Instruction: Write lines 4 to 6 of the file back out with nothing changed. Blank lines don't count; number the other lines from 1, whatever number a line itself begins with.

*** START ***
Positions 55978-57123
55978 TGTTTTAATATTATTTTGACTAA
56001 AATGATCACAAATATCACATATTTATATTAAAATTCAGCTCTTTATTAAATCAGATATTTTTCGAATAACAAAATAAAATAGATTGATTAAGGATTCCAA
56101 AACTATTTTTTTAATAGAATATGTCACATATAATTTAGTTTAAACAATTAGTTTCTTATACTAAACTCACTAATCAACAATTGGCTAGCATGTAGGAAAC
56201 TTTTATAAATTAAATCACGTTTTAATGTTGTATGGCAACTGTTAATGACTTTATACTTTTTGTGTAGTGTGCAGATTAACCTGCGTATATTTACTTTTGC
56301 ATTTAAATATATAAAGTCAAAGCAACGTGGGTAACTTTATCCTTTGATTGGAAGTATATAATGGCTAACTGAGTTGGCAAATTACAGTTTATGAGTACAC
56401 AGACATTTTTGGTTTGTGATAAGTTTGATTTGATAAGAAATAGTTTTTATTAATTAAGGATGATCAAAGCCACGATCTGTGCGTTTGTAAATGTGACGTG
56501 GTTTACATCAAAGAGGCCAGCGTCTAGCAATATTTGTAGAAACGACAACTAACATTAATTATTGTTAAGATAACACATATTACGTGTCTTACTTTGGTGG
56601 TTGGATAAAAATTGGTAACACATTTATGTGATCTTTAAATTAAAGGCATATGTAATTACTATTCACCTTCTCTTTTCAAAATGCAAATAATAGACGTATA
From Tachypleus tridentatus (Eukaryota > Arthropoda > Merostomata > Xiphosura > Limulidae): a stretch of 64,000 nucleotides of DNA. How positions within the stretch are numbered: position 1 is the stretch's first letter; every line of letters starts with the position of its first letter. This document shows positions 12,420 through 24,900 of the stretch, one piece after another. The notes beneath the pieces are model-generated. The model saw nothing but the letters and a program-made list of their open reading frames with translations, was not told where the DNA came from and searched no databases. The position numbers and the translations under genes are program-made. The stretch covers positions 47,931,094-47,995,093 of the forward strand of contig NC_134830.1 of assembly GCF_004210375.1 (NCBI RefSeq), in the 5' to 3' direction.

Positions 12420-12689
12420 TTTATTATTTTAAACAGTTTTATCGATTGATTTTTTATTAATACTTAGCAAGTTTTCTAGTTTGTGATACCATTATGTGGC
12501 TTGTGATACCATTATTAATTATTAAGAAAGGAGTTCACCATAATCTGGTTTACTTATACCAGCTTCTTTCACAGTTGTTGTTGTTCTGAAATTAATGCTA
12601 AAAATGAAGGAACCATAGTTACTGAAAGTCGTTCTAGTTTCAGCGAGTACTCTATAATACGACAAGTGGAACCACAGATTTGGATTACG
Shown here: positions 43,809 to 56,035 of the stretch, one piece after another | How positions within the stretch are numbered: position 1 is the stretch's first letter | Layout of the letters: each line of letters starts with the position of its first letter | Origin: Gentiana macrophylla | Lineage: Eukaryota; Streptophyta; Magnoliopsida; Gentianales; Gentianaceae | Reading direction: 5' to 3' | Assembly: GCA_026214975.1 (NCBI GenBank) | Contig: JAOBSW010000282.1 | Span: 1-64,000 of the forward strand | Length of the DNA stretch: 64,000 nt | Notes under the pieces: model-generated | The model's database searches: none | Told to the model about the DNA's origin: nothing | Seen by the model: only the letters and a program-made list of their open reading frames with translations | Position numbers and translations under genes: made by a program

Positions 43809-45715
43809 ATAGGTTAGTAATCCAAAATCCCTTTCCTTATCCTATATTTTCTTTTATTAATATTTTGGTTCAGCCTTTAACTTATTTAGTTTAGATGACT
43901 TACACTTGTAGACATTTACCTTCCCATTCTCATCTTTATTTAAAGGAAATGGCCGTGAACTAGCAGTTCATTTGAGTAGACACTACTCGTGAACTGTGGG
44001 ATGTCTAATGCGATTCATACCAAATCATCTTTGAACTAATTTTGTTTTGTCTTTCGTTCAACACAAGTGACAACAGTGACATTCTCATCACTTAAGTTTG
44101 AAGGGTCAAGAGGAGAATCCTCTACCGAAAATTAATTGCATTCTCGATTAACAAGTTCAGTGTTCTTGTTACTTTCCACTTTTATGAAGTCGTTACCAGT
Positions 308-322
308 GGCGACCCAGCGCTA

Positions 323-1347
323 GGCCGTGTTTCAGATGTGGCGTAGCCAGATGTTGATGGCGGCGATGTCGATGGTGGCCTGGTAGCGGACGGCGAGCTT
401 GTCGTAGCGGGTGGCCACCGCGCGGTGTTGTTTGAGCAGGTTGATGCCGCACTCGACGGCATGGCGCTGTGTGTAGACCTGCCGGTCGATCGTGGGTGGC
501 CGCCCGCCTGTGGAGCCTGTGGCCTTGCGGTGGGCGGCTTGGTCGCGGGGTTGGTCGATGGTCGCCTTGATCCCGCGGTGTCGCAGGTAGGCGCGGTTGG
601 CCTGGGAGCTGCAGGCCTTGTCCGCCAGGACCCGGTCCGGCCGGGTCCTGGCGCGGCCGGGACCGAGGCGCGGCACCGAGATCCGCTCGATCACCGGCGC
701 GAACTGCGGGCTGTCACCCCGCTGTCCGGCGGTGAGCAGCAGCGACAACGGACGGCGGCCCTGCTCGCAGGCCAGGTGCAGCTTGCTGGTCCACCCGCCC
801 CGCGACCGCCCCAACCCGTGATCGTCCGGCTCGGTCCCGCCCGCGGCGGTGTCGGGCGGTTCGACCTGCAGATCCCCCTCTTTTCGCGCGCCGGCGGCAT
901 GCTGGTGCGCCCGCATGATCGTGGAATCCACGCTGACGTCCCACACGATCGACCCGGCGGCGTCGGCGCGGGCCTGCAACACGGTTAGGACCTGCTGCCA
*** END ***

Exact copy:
56101 AACTATTTTTTTAATAGAATATGTCACATATAATTTAGTTTAAACAATTAGTTTCTTATACTAAACTCACTAATCAACAATTGGCTAGCATGTAGGAAAC
56201 TTTTATAAATTAAATCACGTTTTAATGTTGTATGGCAACTGTTAATGACTTTATACTTTTTGTGTAGTGTGCAGATTAACCTGCGTATATTTACTTTTGC
56301 ATTTAAATATATAAAGTCAAAGCAACGTGGGTAACTTTATCCTTTGATTGGAAGTATATAATGGCTAACTGAGTTGGCAAATTACAGTTTATGAGTACAC